In the last 5 days I’ve received five messages from BIT:
- three alert messages giving advance notice of various papers accepted for BIT;
- a message announcing the 2nd issue of BIT for 2013;
- and another message announcing the 3rd issue of BIT for 2013.
Since I didn’t deal with them all immediately, I now find myself having to do a relatively substantial amount of work all at once. It would have been much better if these emails had been spaced out a little more. It certainly seems undesirable and unplanned to notify users of two whole issues of BIT within 4 days of each other. I presume that it was caused by problems in the production process. However, my view is that, as a matter of policy, notification of new issues should be spaced as far apart as possible.
Neither of the two issues contained papers I had already previously seen through the alerting process, so I reviewed their contents on screen – first checking the abstracts and then the full text if they looked interesting. As noted before, this experience was fine.
However, checking the alert messages was a little less satisfactory. Because several alert messages are sent out for the same paper as it goes through its reviewing and acceptance cycle, I wanted to establish if I had already checked a paper before spending time on reading it again. I’ve worked out that you can identify papers new to the alerting cycle by looking at the publishing history at the beginning of the paper. Basically, if it has more than one Posting/Publishing entry then one can assume an alert has previously been sent out. If this was the case, I double checked all the previous alert messages (stored in my mail system) that I had received. Once reassured that I had already seen the paper I was able to discount the alert and store the email. For the papers I had not already seen, I reviewed them in the same way as described above i.e. read the Abstract and then, if interested, downloaded and scanned/read the full text.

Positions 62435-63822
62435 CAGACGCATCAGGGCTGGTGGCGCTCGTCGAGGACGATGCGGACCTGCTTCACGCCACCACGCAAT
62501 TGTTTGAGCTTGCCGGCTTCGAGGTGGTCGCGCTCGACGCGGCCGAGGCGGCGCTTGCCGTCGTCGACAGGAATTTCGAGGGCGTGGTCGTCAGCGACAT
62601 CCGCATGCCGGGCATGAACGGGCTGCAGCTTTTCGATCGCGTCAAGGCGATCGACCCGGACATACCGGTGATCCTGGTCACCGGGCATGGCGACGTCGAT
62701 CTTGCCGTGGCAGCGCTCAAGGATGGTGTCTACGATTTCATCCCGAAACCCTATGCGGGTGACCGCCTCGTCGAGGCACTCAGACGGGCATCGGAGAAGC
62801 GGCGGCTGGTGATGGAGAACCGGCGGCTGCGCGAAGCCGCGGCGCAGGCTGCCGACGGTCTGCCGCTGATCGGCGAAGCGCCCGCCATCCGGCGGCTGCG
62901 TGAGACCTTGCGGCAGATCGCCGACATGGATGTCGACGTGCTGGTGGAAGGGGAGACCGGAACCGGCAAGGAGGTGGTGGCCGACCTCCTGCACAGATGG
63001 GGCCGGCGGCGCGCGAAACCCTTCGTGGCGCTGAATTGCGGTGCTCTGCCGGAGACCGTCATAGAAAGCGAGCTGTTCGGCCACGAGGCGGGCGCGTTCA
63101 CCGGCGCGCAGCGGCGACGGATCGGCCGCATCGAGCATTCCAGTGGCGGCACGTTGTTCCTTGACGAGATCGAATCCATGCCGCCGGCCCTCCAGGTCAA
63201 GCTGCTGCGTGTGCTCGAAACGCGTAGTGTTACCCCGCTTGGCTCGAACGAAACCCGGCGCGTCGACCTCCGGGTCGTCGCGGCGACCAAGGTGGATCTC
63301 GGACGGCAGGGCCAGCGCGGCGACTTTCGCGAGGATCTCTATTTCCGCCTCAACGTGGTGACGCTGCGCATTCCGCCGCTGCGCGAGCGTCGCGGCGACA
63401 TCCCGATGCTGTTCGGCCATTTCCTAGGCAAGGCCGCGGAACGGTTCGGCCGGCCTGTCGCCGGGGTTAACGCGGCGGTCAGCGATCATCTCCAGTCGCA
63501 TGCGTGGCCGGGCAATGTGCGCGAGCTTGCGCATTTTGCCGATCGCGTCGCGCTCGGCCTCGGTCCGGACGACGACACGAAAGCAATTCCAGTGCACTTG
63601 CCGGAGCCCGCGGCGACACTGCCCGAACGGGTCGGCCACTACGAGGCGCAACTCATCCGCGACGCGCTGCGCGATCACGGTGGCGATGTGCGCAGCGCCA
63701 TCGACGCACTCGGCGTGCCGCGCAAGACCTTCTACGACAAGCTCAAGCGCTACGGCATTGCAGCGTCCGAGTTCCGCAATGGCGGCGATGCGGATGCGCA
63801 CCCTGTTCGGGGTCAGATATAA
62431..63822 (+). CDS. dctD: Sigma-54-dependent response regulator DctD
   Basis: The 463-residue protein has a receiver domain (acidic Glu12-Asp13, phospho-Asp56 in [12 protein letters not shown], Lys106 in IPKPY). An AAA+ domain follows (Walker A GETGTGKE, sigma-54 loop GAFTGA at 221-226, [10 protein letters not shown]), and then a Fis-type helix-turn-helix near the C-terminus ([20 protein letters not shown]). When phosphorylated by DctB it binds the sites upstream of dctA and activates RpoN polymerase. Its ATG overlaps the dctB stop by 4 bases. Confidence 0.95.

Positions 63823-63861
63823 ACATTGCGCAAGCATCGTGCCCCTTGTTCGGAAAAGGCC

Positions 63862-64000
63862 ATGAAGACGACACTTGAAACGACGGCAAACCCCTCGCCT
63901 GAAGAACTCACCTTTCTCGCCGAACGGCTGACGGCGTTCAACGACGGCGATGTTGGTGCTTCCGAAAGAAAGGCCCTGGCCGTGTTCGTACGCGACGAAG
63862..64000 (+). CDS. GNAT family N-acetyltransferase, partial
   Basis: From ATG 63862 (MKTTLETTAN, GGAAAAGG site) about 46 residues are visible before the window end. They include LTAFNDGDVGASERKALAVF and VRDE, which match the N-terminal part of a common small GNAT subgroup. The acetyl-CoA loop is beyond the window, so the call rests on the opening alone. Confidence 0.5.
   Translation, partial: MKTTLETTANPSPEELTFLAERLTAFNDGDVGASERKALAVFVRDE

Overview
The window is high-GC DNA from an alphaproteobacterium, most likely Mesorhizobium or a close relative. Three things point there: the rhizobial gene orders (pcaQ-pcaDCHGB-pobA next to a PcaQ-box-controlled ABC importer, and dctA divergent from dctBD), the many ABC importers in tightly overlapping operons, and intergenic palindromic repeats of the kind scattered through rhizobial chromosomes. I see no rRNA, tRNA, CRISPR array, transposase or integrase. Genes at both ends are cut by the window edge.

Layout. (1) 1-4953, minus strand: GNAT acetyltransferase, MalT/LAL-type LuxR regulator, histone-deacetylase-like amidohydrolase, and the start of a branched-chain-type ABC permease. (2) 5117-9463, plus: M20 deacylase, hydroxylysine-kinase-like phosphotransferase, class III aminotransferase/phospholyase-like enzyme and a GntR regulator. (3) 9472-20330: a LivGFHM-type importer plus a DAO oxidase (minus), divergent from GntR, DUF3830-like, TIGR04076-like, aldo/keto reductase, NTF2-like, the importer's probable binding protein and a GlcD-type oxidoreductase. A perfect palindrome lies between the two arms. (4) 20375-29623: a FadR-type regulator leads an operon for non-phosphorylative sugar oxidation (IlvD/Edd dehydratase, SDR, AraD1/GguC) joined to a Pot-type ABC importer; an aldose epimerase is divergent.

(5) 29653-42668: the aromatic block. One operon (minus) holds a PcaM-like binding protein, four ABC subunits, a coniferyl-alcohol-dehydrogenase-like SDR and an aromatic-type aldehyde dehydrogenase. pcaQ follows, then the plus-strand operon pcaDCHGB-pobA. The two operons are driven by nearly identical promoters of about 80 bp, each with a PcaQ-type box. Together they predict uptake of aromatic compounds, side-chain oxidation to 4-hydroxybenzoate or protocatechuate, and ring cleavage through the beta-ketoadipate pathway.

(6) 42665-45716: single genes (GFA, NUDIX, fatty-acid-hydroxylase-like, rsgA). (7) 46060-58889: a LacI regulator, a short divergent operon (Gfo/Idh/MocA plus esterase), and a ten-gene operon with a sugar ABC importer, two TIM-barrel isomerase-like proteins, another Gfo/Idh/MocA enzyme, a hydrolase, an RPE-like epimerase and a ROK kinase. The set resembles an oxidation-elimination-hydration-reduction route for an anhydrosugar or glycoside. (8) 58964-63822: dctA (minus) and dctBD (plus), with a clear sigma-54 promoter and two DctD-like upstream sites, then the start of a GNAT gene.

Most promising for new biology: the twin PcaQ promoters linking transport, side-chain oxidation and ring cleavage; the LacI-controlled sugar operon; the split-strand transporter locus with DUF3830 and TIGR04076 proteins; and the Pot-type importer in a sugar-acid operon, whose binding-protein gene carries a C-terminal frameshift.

My current feeling is that the alerting process doesn’t quite meet my needs. I haven’t properly thought it through yet, but I suspect I would prefer to be able to specify my alerting requirements at a much finer level of detail i.e. for each of the standard stages in the reviewing and publishing cycle. I know that my choice would be to only get alerted the very first time a paper is made available online. I don’t believe such granular selection options are currently available.
One other thing has happened in the last week: as a result of a conversation between Dave O’Neil (the Chief Exec of the Institute of Ergonomics and Human Factors) and Taylor & Francis (the publisher of BIT), I now have online access to all back issues of BIT. So I am proceeding to download those issues referenced in my filing system, prior to then trying to find a home for all my hardcopy issues of BIT.